Kenneth Andreasen, the head coach for the U.S. Olympic sailing team, is not a man who travels lightly. He's already sent 10 shipping containers full of sailboats, motor boats, masts, sails, trailers and other marine equipment to the Olympic sailing center at Weymouth.
Andreasen and his team of 16 sailors and assorted coaches are arriving Monday morning at Heathrow Airport with what can only be described as gobs more luggage. He will have plenty of company — Monday is crunch time for Olympic arrivals at Europe's busiest airport because that's the day the Athletes Village opens at London's Olympic Park.
"We go through a lot of sails. We bring them on the plane," Andreasen told The Associated Press by telephone from Portsmouth, Rhode Island. "Windsurfers can be checked in as baggage, too."
The very topic of luggage can send regular airline passengers into apoplectic fits. How much more anxiety, then, for Olympic athletes who are sending everything from horses to bikes to vaulting poles to an island nation to pursue their lifelong dreams?
Officials at Heathrow are well aware that losing or breaking the bags of high-profile athletes could be a public relations disaster, and they have geared up to ensure that doesn't happen.
"We are expecting a lot of teams and a lot of bags," acknowledged Nick Cole, who heads the Olympic project for Heathrow. "We are going to be on show on Monday."
The airport usually handles 100,000 to 110,000 arrivals a day, but that will swell to 120,000 on Monday, many of them Olympic VIPs. Another big arrival day will be July 25, two days before the games' opening ceremony.
In response, Heathrow has recruited 1,000 Olympic volunteers clad in bright pink to help and created special teams to deal with oversize items such as javelins and bikes. Hundreds of immigration agents will be on the job to ease the long queues that have plagued the airport of late. Rows of Olympic VIP buses will be waiting to whisk teams and coaches to the Athletes Village.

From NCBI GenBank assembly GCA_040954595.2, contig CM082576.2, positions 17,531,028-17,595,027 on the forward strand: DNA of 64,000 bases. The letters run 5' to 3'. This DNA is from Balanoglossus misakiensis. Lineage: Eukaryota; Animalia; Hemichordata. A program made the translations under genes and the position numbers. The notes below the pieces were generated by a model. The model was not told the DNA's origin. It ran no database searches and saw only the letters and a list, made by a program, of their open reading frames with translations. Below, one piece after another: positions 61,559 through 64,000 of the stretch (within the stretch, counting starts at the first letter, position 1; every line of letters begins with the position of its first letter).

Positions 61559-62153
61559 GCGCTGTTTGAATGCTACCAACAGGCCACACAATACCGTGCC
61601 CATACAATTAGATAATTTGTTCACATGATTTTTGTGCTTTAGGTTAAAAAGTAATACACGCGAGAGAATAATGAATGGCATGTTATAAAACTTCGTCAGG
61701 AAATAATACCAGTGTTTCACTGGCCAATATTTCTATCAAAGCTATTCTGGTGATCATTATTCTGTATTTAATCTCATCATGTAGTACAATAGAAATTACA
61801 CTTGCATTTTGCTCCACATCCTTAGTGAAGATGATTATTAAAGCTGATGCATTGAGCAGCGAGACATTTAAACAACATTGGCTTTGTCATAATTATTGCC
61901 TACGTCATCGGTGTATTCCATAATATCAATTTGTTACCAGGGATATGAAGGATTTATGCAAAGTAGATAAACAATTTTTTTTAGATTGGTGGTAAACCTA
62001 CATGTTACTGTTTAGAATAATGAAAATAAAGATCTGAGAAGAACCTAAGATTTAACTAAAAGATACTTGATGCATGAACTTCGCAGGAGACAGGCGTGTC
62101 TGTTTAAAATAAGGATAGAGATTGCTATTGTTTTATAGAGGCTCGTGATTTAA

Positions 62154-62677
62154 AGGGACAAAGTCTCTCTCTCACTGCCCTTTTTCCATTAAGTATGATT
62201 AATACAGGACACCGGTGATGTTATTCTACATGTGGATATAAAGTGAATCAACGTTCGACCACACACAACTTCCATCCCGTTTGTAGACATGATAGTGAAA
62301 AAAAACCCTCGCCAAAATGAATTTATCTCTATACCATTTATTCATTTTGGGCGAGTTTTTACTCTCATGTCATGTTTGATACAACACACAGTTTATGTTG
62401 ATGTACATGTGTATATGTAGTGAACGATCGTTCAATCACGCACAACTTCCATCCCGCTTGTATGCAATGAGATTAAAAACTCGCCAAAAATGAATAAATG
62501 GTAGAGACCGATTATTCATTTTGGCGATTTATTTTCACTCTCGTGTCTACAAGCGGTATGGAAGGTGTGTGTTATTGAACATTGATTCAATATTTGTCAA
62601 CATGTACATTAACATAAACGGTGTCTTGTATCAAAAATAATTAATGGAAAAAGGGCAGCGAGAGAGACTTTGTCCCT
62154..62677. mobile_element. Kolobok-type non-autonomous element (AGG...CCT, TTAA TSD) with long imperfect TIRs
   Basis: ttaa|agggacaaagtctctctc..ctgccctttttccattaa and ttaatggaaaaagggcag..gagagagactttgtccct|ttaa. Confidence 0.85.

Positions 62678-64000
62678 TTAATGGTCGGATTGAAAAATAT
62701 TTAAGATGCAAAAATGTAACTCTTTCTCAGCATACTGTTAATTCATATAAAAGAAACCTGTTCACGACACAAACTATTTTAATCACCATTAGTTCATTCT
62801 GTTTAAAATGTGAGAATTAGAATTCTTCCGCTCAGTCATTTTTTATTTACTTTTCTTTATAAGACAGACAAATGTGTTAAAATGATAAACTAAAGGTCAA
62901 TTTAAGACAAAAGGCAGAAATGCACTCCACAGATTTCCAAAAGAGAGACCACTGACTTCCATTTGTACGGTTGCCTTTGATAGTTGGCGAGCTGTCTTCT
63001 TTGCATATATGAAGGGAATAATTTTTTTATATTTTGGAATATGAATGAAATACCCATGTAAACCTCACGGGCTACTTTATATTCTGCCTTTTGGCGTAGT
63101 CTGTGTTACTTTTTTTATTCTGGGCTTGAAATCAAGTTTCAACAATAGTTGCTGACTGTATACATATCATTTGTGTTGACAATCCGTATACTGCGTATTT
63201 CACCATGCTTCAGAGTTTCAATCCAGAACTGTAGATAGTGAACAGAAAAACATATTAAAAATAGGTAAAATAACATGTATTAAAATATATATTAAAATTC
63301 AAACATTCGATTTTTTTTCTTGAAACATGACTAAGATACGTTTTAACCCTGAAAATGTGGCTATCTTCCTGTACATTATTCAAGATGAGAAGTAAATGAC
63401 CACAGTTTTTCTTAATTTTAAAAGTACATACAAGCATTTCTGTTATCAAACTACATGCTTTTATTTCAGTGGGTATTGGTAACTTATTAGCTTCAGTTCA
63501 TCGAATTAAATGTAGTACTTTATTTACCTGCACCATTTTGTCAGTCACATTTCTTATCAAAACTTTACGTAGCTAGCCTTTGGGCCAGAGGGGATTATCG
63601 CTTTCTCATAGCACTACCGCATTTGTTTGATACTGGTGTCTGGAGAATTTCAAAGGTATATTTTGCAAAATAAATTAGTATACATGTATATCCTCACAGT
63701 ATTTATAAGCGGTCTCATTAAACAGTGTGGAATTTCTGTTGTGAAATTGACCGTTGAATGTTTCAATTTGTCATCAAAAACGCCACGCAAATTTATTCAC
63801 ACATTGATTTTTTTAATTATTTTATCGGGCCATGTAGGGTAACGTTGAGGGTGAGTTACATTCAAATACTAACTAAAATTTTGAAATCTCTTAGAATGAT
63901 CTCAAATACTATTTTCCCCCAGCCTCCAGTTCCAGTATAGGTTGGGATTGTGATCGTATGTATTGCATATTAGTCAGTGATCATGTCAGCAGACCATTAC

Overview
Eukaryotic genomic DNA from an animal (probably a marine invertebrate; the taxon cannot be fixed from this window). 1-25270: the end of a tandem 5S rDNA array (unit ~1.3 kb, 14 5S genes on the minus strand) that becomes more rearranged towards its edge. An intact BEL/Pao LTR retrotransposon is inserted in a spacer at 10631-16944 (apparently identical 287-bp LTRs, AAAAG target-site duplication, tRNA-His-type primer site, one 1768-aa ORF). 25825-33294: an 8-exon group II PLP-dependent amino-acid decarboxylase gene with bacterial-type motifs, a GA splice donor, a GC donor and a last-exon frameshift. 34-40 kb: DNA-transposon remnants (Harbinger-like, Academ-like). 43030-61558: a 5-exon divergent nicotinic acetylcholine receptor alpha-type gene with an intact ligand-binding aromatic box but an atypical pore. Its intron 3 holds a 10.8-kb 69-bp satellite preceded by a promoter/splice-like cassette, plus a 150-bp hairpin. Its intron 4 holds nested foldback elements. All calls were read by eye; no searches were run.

At least, that's the plan. Cole promises it will also be the reality.
"We've got into our battle rhythm," he said.
Peter Nicholas, 59, from Camberley, south of London, is one of those Heathrow volunteers, happily working shifts that can start as early as 4:30 a.m. He already has helped the head of the Swedish Olympic committee.
"It's a once-in-the-lifetime experience," he said. "We're helping to make the games work."
Luggage is a constant worry for top athletes flying around the world.
"Most of our sailors have two to three boats that we ship around the world for competitions. Sometimes it takes a couple of months," Andreasen said. He estimated the U.S. sailing team has brought "50-60 boats, I'm not quite sure" to Britain, including about 10 motorized coaching boats.
But his team still needs to take enormous amounts of sailing gear on the plane. They are athletes who get soaked for hours each day and need specialized clothing to protect them from the chill of the ocean and the constant abrasions that come with high-stakes racing.
In all, the sailors face up to 26 days of sodden clothing, beginning when they reach Weymouth, in southwest England, on Tuesday through daily practices on the water and then battling for medals in races from July 29 until Aug. 11, the day before the London Olympics end.
The American sailors already have spent weeks practicing in the waters off Weymouth, where Andreasen says they got to experience Britain's soggy spring — the wettest June on record — for themselves.
"Everyone said "It never rains this much!'" he laughed. "Maybe all this bad weather will go away and it will be blue sky for the whole Olympics."
Maybe, but he's not counting on it.
"Weymouth is going to be a good venue for us," Andreasen predicted. "We are ready for anything, not taking for granted that it (the weather) will be one way or the other."